The new book Fighting for Darfur: Public Action and the Struggle to Stop Genocide is a wonderfully clear, thoughtful history of the Darfur advocacy movement and its effect on policy. Rebecca Hamilton stopped by The World‘s studios last Friday and spoke with Marco Werman. The shorter radio interview is here, and the longer version that ran on the history podcast is here.
Posted in Darfur, Genocide, How We Got Here, human rights, International Criminal Court, Sudan, U.S. policy, United Nations, War Crimes
Tagged Fighting for Darfur, Jeb Sharp, Marco Werman, Rebecca Hamilton, Sudan
I interviewed political scientist (and former aid worker) Severine Autesserre about her new book The Trouble with the Congo for How We Got Here #53. She’s done some really interesting work on violence in Congo and the failures of peacebuilding there.
Posted in Africa, DRC, Gender-Based Violence, Genocide, History, How We Got Here, human rights, War Crimes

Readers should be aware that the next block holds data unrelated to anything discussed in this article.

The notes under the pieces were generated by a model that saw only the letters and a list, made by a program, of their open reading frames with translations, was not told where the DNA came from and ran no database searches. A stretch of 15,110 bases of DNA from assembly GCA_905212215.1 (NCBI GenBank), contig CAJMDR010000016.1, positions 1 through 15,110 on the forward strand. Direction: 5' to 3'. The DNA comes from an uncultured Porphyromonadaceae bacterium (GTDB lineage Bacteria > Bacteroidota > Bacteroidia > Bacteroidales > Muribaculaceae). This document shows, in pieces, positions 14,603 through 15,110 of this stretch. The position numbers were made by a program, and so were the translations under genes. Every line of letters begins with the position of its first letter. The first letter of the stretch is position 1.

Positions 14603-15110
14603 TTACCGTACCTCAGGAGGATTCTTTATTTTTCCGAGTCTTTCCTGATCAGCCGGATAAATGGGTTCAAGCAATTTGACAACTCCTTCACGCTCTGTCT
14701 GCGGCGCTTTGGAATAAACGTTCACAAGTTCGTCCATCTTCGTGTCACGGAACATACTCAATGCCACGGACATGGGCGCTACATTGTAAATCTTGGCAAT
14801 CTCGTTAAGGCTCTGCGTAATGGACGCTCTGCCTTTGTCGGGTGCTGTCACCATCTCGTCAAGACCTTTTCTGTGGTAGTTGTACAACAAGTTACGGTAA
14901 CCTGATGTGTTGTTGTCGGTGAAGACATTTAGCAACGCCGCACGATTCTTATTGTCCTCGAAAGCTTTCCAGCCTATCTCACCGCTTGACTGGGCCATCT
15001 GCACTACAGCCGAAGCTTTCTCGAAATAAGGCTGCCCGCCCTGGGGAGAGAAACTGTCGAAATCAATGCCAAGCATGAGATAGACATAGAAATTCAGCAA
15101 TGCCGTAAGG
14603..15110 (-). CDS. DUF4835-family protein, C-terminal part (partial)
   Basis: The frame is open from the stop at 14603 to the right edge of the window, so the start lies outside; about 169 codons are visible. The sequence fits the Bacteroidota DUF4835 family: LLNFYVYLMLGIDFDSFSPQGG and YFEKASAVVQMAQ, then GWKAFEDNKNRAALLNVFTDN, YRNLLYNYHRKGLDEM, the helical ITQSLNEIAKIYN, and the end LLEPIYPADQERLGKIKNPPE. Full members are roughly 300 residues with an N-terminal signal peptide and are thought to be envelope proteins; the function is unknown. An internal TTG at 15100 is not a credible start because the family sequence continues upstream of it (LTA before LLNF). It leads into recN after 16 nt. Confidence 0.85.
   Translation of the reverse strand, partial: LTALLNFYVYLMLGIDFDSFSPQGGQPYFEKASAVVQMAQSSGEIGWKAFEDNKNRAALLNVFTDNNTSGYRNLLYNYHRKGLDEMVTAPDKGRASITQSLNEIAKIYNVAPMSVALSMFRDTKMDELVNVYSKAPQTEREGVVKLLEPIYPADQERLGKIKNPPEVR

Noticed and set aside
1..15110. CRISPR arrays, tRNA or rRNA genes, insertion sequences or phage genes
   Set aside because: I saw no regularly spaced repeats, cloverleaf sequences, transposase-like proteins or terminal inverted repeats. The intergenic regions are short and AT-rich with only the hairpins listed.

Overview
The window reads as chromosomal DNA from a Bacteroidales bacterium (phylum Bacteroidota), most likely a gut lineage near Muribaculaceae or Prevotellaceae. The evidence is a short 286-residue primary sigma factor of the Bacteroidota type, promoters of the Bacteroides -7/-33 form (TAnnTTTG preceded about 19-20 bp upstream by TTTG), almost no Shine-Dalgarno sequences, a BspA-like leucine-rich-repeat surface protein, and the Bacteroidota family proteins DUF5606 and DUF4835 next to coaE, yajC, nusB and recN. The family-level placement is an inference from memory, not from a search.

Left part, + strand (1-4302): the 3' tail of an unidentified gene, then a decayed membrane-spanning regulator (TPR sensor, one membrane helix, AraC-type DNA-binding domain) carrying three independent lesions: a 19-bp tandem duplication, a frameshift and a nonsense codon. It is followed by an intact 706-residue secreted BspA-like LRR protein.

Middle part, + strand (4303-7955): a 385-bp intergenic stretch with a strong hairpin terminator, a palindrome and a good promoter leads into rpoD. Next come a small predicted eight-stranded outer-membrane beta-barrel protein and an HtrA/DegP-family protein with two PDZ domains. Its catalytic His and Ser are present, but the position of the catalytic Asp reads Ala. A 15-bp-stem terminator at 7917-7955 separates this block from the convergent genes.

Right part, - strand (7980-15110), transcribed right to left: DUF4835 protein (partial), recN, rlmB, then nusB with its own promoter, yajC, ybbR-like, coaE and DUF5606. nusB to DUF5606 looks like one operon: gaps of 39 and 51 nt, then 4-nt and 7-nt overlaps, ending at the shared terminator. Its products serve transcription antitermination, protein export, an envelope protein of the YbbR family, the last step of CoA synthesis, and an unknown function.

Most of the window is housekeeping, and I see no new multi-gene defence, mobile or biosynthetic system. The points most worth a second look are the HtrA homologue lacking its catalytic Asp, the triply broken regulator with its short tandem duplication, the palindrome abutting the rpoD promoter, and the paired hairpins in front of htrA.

Tagged conflict resolution, Congo, Democratic Republic of Congo, DRC, Genocide, Kabila, Kagame, Mobutu, MONUC, MONUSCO, peacebuilding, peacekeeping, RPF, Rwanda, Severine Autesserre, The Trouble with the Congo, U.N. Peacekeeping, violence
Jeffrey Gettleman’s NYT piece today helps fill in the picture of what’s known and not known about Rwanda’s ties to Congolese rebel leader Laurent Nkunda and the role Rwanda business interests play in fuelling the conflict in eastern Congo.
Susan Rice is Obama’s pick for U.S. Ambassador to the U.N. Here’s my story:
That’s the title of photographer Jonathan Torgovnik’s new audio slideshow over at MediaStorm. It’s about the women who were raped during the Rwandan genocide and the children who resulted from those rapes. I interviewed Torgovnik earlier this year for my own story about this issue. He’s passionate and committed and has started an organization called Foundation Rwanda to help fund the educations of these kids. I keep getting the “buffering video” message so will have to watch later but if it’s up to the usual MediaStorm standards it will be masterful, powerful work.
The Guardian has a piece today which suggests a rift among human rights advocates over the performance of the chief prosecutor of the International Criminal Court.
Richard Just has an excellent if devastating summary of the record on Darfur in The New Republic. Here’s the link:
The Truth Will Not Set You Free: Everything we know about Darfur, and everything we’re not doing about it.